Now, there’s nothing wrong with any of this in principle – when this sort of idea is executed correctly, it can give heft to an otherwise lightweight genre film and provide big ideas with a way of reaching a mainstream audience. The problem is that Out of Blue fluffs the police procedural aspect so badly that deep thoughts about nature of universe just feel incongruous – and, to be honest, hopelessly pretentious. Or, to put it another way, thriller angle is handled in such a clumsily mannered way that it provides no comforting context for more outre aspects of the movie to embed themselves in. You do almost wonder if there is an element of send-up going on here, so hackneyed is background given to Clarkson’s character – she’s a dedicated, brilliant cop with a history of psychological troubles and a drink problem, and so on, but film is almost totally lacking in humour or warmth. Patricia Clarkson is a fine actress, but she seems all at sea here, the script requiring her to do some fairly ridiculous things before story concludes.

In a way I am almost reminded of Paul Anderson’s Inherent Vice, another peculiar crime thriller with a notably impossible-to-follow storyline. There is a school of thought that actual plot of Inherent Vice is secondary to it giving you experience of what it feels like to be high on drugs: you just sort of drift mellowly from moment to moment as things occur in front of you. In a similar way, I suppose that Out of Blue would make much more sense if it was actually intended to make share experiences of someone undergoing a psychological breakdown – nothing seems to make sense, things seem to occur for no particular motivation, and so on. Alas, I have seen nothing to suggest this is actually case, but film certainly seemed to be giving me sense that I was drifting in and out of consciousness (of course, there is always the possibility that I genuinely was drifting in and out of consciousness – one should never rule this out at a matinee in the middle of a heavy week).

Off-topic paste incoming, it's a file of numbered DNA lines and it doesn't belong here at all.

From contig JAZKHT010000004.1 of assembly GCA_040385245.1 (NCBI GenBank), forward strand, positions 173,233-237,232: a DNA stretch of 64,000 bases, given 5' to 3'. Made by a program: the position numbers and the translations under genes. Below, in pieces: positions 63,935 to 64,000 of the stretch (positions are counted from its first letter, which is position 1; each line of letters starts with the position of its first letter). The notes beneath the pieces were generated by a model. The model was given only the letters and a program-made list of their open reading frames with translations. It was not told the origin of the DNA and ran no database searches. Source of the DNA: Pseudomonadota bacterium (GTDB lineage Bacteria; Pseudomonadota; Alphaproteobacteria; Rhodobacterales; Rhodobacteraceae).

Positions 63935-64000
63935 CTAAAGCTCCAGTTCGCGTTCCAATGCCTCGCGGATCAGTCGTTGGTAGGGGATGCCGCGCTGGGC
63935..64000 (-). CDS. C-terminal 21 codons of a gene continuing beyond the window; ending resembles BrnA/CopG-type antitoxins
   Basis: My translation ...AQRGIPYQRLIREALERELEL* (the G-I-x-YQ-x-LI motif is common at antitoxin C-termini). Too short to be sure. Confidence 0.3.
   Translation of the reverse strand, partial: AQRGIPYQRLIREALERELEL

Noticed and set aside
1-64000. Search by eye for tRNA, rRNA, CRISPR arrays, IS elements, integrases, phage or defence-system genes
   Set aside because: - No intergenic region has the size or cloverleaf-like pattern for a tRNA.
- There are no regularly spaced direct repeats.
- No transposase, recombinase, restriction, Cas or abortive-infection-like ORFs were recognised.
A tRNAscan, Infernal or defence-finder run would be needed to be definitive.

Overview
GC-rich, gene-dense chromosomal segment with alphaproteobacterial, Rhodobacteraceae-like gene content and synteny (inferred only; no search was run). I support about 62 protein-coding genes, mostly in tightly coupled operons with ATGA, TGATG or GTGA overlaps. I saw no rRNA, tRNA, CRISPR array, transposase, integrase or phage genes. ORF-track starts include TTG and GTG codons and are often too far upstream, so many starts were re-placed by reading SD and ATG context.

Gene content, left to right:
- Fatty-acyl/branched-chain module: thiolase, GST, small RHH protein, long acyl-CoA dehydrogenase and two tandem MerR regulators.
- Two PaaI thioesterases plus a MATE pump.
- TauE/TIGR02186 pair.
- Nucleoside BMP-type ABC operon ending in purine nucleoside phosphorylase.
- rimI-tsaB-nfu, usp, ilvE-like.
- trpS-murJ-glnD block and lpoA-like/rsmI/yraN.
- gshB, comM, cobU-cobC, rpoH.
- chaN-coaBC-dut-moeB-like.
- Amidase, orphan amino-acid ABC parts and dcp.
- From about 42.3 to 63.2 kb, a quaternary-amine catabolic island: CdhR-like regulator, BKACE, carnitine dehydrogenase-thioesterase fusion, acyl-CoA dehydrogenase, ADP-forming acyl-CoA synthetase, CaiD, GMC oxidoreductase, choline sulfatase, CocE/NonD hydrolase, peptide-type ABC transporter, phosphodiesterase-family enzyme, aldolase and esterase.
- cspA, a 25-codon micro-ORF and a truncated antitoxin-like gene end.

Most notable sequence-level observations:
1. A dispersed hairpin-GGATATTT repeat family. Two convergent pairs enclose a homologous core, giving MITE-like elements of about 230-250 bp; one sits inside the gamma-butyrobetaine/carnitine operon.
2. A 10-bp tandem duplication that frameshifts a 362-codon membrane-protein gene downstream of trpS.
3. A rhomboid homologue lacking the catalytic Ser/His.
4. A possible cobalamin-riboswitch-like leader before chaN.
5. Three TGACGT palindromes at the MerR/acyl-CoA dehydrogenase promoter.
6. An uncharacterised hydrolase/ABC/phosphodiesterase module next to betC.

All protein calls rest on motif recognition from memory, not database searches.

Very seldom does an English-language movie, especially a genre movie, fail to connect with me quite as completely as Out of Blue did, but I do note that Mark Kermode has seen it three times and found something new to enjoy on each occasion, while film’s publicists have managed to find people apparently willing to describe the film as ‘dazzling’, ‘thrilling’, and ‘mesmerising’ – although I note they are picking single words and using them out of context. Only one of those I would even come close to agreeing with is last one, and this is one trance I was very happy to wake up from.

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If you were the producer of a lavish, Anglophone fantasy movie, featuring stars from noted American franchises, and released in that period of early-to-mid-summer when some of the biggest hits of the year are traditionally forged, you would usually be a little bit irked if your project ended up relegated to the wilderlands of art-house showings. But if the film in question is Tale of Tales and you are its director, Matteo Garrone, it may be a different matter, for something about this film tells me it is the product of a sensibility for which mass populism is not the over-riding concern.

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I suppose there is a sense in which this is not really a fantasy but a fairy tale (the differences between the two: discuss), although there’s not necessarily anything wrong with that – recent evidence indicates that over 51% of British voters are suckers for fairy tales, provided they are pitched just right and repeated frequently enough. On the other hand, fairy tales are traditionally associated with quite young people, while Tale of Tales is packed with enough gore, nudity, and associated naughtiness to make it very questionable entertainment for all but the broadest-minded of families. (Slightly ironic, given that the collection of folk tales which inspired the movie was also a primary source when the Brothers Grimm were assembling their own fairy tales.)